Mid-air collisions with black vultures (Coragyps atratus) and turkey vultures (Cathartes aura) regularly cause substantial damage to military and civilian aircraft. Information concerning the flight behavior of black and turkey vultures potentially could improve predictive models designed to reduce bird strikes by aircraft. We examined the flight behavior of black and turkey vultures at the Savannah River Site (SRS) in South Carolina, USA, and determined whether flight characteristics were predictable with respect to weather and time variables. We captured birds at their primary roost and subsequently relocated them via aerial telemetry from 11 February 2002 through 29 January 2003. One hundred eighty of 326 locations (55%) for 8 black vultures and 129 of 206 locations (63%) for 5 turkey vultures were of flying birds. Black vultures flew at an average altitude of 169 ± 115 (SD) m above ground level, whereas turkey vulture flight altitude averaged 163 ± 92 m. Our results contrast with those of previous studies that reported less frequent and lower altitude flights. The flight behavior of both species appeared to be influenced minimally by weather and time variables. However, we were unable to construct useful models predicting aspects of flight behavior using the variables we measured (all models had R2 or pseudo R2 values <0.10). We suggest that other factors, such as food availability, inter- and intra-specific interactions, and physiological demands play a larger role in vulture flight behavior than the variables we measured. Our results suggest that the development of bird avoidance strategies by aircraft operators should consider the variability of flight behaviors of black and turkey vultures across their ranges. Future research emphases should shift from examinations of the effects of local conditions on flight behavior to the elucidation of factors contributing to differences in flight behavior among regions.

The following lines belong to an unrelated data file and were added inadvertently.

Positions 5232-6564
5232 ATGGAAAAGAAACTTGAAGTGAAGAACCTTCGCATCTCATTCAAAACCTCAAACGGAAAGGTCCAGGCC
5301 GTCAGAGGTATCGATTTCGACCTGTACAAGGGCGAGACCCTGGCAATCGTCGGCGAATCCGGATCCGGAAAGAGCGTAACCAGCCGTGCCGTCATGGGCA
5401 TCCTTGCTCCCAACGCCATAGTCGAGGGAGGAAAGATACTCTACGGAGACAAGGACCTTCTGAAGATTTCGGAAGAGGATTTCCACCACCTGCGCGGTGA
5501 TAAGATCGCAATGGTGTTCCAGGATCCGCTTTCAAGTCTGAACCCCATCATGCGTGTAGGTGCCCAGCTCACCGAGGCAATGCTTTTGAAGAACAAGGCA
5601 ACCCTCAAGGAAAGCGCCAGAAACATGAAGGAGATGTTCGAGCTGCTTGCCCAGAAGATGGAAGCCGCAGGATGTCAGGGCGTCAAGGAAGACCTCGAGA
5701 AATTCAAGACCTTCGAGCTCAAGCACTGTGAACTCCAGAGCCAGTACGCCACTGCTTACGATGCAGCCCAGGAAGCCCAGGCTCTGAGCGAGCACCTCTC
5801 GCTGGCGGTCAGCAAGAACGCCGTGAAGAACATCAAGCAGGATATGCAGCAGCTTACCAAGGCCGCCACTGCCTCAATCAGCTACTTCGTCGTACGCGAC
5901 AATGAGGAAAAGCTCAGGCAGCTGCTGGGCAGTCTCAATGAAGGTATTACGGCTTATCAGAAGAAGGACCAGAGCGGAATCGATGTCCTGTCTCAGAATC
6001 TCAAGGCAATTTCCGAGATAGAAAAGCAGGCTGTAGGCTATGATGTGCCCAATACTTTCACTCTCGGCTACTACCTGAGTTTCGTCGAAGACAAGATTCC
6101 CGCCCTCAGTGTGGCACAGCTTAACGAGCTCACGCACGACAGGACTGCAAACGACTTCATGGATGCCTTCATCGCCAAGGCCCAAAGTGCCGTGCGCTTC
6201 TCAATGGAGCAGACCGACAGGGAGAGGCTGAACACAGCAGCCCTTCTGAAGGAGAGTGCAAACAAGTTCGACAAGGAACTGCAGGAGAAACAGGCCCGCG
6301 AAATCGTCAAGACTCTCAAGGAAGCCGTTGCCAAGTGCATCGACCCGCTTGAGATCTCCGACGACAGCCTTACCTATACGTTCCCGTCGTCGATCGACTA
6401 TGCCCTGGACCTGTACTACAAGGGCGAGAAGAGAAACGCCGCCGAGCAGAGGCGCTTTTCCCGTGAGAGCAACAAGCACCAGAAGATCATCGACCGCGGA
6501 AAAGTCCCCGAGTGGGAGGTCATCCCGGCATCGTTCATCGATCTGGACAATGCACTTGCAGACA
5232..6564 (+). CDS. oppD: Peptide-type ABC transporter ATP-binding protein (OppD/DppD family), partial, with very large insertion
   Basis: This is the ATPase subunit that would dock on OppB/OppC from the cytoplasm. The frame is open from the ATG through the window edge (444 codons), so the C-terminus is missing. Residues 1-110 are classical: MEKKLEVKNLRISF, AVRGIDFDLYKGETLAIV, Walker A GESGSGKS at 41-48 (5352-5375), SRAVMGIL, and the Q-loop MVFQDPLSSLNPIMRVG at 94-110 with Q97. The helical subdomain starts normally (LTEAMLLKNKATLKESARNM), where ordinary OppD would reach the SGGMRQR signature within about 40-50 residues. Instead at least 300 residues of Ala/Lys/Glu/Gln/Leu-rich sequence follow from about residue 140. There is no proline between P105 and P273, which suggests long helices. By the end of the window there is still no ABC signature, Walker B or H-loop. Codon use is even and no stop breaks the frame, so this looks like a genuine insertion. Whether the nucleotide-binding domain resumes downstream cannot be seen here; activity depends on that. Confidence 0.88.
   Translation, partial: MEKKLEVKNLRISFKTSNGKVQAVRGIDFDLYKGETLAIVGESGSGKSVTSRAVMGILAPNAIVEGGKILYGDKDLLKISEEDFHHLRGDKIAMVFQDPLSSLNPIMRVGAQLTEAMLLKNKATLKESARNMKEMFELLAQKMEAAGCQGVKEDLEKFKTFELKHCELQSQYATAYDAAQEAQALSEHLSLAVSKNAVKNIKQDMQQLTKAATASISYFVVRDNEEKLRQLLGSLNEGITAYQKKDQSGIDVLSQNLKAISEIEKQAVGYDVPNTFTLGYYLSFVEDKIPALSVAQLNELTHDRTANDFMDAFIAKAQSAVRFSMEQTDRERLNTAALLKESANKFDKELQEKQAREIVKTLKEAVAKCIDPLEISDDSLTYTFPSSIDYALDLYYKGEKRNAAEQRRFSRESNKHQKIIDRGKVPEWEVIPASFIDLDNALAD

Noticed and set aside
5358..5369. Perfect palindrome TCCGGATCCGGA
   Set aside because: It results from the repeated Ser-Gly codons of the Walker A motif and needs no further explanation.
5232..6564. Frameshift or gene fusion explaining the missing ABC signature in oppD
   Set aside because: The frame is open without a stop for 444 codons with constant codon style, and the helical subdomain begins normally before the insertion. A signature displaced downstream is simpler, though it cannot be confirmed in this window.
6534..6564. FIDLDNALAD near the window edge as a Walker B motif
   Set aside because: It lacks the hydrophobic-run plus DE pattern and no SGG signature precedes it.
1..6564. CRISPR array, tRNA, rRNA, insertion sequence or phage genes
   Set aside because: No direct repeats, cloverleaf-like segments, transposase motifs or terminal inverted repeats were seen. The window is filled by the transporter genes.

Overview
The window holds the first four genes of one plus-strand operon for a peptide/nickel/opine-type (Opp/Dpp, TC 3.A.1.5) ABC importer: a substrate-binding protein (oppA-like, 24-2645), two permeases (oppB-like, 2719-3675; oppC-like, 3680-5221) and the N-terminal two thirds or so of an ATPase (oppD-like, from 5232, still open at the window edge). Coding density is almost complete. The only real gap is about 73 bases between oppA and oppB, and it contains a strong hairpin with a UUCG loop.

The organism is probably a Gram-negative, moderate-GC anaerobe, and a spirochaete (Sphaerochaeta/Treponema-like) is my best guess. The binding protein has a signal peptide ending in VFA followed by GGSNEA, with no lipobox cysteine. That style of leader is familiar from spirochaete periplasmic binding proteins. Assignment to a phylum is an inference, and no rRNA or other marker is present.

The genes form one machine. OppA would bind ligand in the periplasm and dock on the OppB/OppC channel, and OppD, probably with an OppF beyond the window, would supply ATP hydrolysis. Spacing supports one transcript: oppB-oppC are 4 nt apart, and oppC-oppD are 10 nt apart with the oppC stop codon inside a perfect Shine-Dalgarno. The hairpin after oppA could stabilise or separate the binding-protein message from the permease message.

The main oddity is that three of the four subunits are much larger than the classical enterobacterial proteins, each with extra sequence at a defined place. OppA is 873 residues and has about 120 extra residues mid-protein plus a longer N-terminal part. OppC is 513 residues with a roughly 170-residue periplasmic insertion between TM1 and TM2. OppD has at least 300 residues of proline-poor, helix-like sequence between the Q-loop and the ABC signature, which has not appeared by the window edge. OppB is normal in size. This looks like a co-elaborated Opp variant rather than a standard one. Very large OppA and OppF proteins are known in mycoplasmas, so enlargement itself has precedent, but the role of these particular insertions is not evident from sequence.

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Vol. 69 • No. 2